Another interesting thought worth pondering is introduced when the mother, Ortolana, reflects on the abject misery she witnessed on her first trip to the Holy Land, the starving, milling children begging for their very existence. Feeling incapable of making any difference at all, she returns to Italy, starts a family, and then pours all her desire to make a better world into her children, who naturally will grow up to be part of the ruling strata that keep millions of other kids in…abject misery. Such is the lack of a collective approach to problem-solving, now needed on a global scale more than ever, all helpful suggestions welcome.

According to playwright Chiara Atik, “I found I was having a lot of conversations with my friends in which we would despair about everything from income inequality to homelessness to the refugee crisis and famine in Yemen. We would get ourselves all worked up over dinner, and then I’d go back to my apartment and turn on Netflix and resume my normal life. This reminded me of the story of St. Clare who became radicalized as a teenager, at 18. She didn’t just feel bad about the state of the world, she had the conviction—and strength—to actually sacrifice for what she believed in.”

“How do we give our lives meaning in the face of the insurmountable problems we see around us every day?” asks director Alana Dietze, seemingly echoing the playwright. “I love the way Chiara has drawn a line directly from Clare in 1211 to now, without saying it outright. She’s managed to make this person, who did something most of us would consider completely unrealistic, relatable. The system that created wealth inequality then hasn’t really changed. Listening to the characters, it feels like it could be me or any of my friends talking—which is really fun when it’s juxtaposed with period costumes and design.”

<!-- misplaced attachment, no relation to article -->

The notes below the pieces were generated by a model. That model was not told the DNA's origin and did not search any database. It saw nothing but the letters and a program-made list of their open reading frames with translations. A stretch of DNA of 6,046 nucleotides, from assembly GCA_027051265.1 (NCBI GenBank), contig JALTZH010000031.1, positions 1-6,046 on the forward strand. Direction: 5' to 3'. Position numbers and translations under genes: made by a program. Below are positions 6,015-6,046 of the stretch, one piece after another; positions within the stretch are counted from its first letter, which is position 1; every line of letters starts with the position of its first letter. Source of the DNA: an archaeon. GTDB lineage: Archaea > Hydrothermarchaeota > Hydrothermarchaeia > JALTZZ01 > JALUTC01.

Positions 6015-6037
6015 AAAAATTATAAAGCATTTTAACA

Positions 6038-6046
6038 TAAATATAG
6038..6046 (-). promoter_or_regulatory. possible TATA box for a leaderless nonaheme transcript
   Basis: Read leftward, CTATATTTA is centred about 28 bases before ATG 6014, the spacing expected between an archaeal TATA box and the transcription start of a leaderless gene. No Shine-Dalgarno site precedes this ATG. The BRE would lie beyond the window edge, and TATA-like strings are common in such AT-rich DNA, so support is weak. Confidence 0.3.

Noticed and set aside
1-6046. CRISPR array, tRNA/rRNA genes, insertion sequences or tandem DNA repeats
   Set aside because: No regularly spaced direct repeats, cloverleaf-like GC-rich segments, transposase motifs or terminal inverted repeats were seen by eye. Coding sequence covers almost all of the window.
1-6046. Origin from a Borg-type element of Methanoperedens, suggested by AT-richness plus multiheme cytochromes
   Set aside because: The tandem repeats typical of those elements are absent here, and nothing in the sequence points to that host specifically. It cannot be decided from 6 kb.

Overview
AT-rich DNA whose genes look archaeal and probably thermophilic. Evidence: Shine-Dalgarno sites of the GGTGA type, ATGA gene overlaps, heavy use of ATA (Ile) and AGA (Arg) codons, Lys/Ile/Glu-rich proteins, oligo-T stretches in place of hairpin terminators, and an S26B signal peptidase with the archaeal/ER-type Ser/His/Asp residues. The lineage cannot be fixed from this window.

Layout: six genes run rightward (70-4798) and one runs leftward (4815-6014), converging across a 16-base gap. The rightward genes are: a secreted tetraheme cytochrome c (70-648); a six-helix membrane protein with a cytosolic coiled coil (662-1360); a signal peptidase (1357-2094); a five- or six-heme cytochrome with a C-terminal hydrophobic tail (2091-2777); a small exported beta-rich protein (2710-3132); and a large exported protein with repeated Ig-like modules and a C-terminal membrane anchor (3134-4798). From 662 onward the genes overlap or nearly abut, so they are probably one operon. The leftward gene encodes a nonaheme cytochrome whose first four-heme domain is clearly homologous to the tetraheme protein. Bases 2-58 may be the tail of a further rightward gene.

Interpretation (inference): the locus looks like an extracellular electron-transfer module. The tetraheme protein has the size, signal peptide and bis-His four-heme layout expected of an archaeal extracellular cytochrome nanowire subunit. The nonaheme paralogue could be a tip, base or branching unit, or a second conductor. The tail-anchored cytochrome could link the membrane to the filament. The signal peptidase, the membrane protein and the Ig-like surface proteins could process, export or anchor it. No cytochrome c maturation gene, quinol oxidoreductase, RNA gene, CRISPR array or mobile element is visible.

The mashup of today’s language with 13th-century Assisi is a stunning choice, as well as the source of our clarity in recognizing truths that, actually, a certain number of people in virtually every time and place always seem to see, whether they pose them as questions of faith or social justice. Not to get too political here—Heaven and the saints forfend!!—but just consider this: the Communist Party of China was founded 100 years ago, and look what it has achieved since they won the civil war in 1949 and established a socialist state. This year they declared—and believably, I think—that extreme poverty has been abolished throughout the country, a truly remarkable achievement in a nation of 1.5 billion and without the help of either St. Francis or St. Clare. Religious charity and faith are not the only locus of morality and social conscience.